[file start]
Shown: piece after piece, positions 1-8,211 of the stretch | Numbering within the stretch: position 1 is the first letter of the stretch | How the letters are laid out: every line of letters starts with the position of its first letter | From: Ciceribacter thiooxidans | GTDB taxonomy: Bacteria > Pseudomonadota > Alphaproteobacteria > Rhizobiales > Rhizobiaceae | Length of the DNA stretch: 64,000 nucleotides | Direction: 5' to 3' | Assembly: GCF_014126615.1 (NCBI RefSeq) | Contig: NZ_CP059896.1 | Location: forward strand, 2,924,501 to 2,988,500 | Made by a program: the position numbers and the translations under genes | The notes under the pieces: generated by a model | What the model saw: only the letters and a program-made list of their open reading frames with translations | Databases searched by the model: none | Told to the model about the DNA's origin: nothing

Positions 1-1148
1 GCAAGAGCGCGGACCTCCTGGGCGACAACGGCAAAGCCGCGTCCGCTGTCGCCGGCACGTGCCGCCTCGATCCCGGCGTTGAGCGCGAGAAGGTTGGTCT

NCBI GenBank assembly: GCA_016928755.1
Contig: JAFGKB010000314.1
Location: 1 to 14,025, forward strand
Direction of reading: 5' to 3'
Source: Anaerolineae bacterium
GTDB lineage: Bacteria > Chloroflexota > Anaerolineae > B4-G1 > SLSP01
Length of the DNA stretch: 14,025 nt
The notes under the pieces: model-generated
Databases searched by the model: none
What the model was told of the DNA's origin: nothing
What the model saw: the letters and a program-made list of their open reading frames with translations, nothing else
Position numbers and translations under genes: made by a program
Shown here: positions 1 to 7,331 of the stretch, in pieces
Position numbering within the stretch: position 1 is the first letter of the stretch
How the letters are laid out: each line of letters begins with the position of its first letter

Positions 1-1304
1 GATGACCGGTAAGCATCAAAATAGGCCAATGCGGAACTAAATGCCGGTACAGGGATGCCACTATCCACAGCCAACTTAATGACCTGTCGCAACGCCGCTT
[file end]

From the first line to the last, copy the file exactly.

Shown: piece after piece, positions 1-8,211 of the stretch | Numbering within the stretch: position 1 is the first letter of the stretch | How the letters are laid out: every line of letters starts with the position of its first letter | From: Ciceribacter thiooxidans | GTDB taxonomy: Bacteria > Pseudomonadota > Alphaproteobacteria > Rhizobiales > Rhizobiaceae | Length of the DNA stretch: 64,000 nucleotides | Direction: 5' to 3' | Assembly: GCF_014126615.1 (NCBI RefSeq) | Contig: NZ_CP059896.1 | Location: forward strand, 2,924,501 to 2,988,500 | Made by a program: the position numbers and the translations under genes | The notes under the pieces: generated by a model | What the model saw: only the letters and a program-made list of their open reading frames with translations | Databases searched by the model: none | Told to the model about the DNA's origin: nothing

Positions 1-1148
1 GCAAGAGCGCGGACCTCCTGGGCGACAACGGCAAAGCCGCGTCCGCTGTCGCCGGCACGTGCCGCCTCGATCCCGGCGTTGAGCGCGAGAAGGTTGGTCT

NCBI GenBank assembly: GCA_016928755.1
Contig: JAFGKB010000314.1
Location: 1 to 14,025, forward strand
Direction of reading: 5' to 3'
Source: Anaerolineae bacterium
GTDB lineage: Bacteria > Chloroflexota > Anaerolineae > B4-G1 > SLSP01
Length of the DNA stretch: 14,025 nt
The notes under the pieces: model-generated
Databases searched by the model: none
What the model was told of the DNA's origin: nothing
What the model saw: the letters and a program-made list of their open reading frames with translations, nothing else
Position numbers and translations under genes: made by a program
Shown here: positions 1 to 7,331 of the stretch, in pieces
Position numbering within the stretch: position 1 is the first letter of the stretch
How the letters are laid out: each line of letters begins with the position of its first letter

Positions 1-1304
1 GATGACCGGTAAGCATCAAAATAGGCCAATGCGGAACTAAATGCCGGTACAGGGATGCCACTATCCACAGCCAACTTAATGACCTGTCGCAACGCCGCTT